Lisa has several computers of older vintage, and several broken machines that are part sources for the others -- with the added advantage that those machines all have Windows XP or Win2000 license key numbers. However, there are fewer working hard drives than there are otherwise working computers. And none of the machines ever came with Win2000 or WinXP installation disks.
A solution I've used with my Dell computers, both for backup and upgrade, has been to clone a known good hard drive and use the clone. I've been using DriveClone without any problems. It makes a sector-by-sector clone of the source drive, and the clone can be used in place of the original. This works for a upgrade because it's possible to clone from a smaller to a larger hard drive.
Project 1 was to take the one working Win2000 installation, currently working on a Panasonic CF-27 Toughbook, and to clone it into a blank small hard drive. And I do mean small. The working Win2000 installation is a 4GB hard drive, and the blank drive was 6GB. Both of these appear to have been original equipment with the Toughbooks.
I have a couple of bridge connectors that allow me to plug a notebook drive in to a USB connector. I plugged both of these hard drives into bridges and connected them to one of my two Dell notebooks, and used DriveClone to clone the working, bootable drive into the blank drive. This didn't take terribly long, and the Dell said it could read both drives. Except that when we put the clone into the Toughbook, it wouldn't boot. The original still booted. I've never had this problem with cloned drives before, although it may have something to do with Win2000, as I've only cloned WinXP drives in the past.
As it happens, I have an unopened copy of Win2000, but I left it in California. Maybe on a future trip to Oregon -- and I'll be back up here in a month -- I can try doing a fresh installation.
So, on to the next task. We have one working IBM WinXP hard drive. Yesterday, we bought a new hard drive at Fry's. Drives being what they are this day, we bought a 160GB drive. I cloned the working WinXP OS from its home (a 30GB drive) onto the 160GB drive. Then I put the 160GB drive into one of the T30s. It refuses to boot! Now if I boot from the 30GB drive and attach the 160GB drive on the bridge, the machine can see the 160GB drive, but under no circumstances will the machine boot from it.
One of the other things we bought at Fry's was a copy of WinXP, because the program is going to go OP pretty soon and we have no copies of it on CD-ROM except for a Dell-specific one that won't install to the IBM machines. I put the 160GB drive into one of the T30s and tried to do a from-scratch installation of XP. It still refused to recognize the drive when the drive was installed as the primary hard drive. I can find no reason on Lenovo's web site as to why it might not be seeing the 160GB drive. This is endlessly frustrating.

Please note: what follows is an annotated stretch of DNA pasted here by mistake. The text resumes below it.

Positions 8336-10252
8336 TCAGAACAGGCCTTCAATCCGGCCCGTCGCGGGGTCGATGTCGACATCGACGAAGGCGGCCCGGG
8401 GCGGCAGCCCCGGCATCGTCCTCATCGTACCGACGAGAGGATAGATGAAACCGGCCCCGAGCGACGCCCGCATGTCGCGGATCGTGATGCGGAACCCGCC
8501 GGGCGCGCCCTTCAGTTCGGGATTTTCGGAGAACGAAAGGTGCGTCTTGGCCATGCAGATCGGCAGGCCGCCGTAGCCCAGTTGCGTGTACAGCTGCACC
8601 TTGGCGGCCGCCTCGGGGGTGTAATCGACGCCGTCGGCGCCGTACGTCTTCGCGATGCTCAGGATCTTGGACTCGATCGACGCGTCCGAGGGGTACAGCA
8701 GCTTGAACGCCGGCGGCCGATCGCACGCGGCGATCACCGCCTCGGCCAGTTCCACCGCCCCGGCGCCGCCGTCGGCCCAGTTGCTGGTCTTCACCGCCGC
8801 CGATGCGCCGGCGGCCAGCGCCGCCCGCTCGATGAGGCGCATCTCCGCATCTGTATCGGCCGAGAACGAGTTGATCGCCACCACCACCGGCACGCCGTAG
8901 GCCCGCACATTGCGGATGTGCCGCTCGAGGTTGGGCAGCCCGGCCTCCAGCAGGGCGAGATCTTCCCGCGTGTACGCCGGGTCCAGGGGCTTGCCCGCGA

It is so annoying to do installations from scratch that I really want to get one working OS and be able to clone it. This works fine on the Dells, but for reasons unclear, neither the Panasonics nor the T30s are willing to work with the clones.
While moving computers around last night, I accidentally knocked one of the Toughbooks off the sofa. I wasn't worried about the computer, though -- I was much more concerned about where the thing fell. The CF-27 is so heavy and sturdy that I might have broken my foot!
This afternoon, while Lisa dealt with messy things like changing the oil in her pickup truck and getting it ready to drive to Columbus -- she plans to drive out there to meet me at MARCON -- I fussed away with computers. Later in the afternoon, Lisa enlisted my help as she did a bit of mowing. The rain has kept her from being able to mow, but it went away and the sun came out, so she got back to work on it. Now, we're not talking about some postage-stamp-sized lawn here. Lisa's father's property has around five acres of mowable areas. They have an industrial-sized John Deere lawnmower (The link takes you to the current model; theirs is a few years old) to handle most of it, but around her father's house, she uses an ordinary push-mower. Lisa pointed out to me that the other reason for using the small mower is that it has a clippings bag, and she wants to be neat around the buildings. A bagger for the big mower would have cost $1700! For the vast open spaces out in the field, it's less of a problem to just leave the clippings. We certainly don't go raking them up!
The grass has been growing very fast, and she had to stop ever five minutes or so to empty the bag on the thing. She dumped the bags into a small push-cart, and every fifteen or twenty minutes, I took a break from fighting with computers and hauled away another load of lawn clippings.
Now that spring is sprung, it's important to keep all of this grass mowed, because it grows very fast. Unfortunately, mowing when the grass is wet is messy and hard on the equipment. Still, Lisa made some progress on fighting off the would-be jungle out there while I fought off computer gremlins.
I can't say that this was a terribly successful day's work on the computers. We did, however, set up one of the T30s to do a clean install on a drive we think is clean. The installer appears to be doing a low-level format on the drive, however, and it looks like it make take all night. We'll leave it running at her father's house and see what it looks like tomorrow when I come back over here to get to work.
Still, even if none of the computer work I did this weekend was any use, I still have a new 160GB hard drive that I can probably install into one of my two Dell laptops -- assuming I can get a DriveClone run to work on it!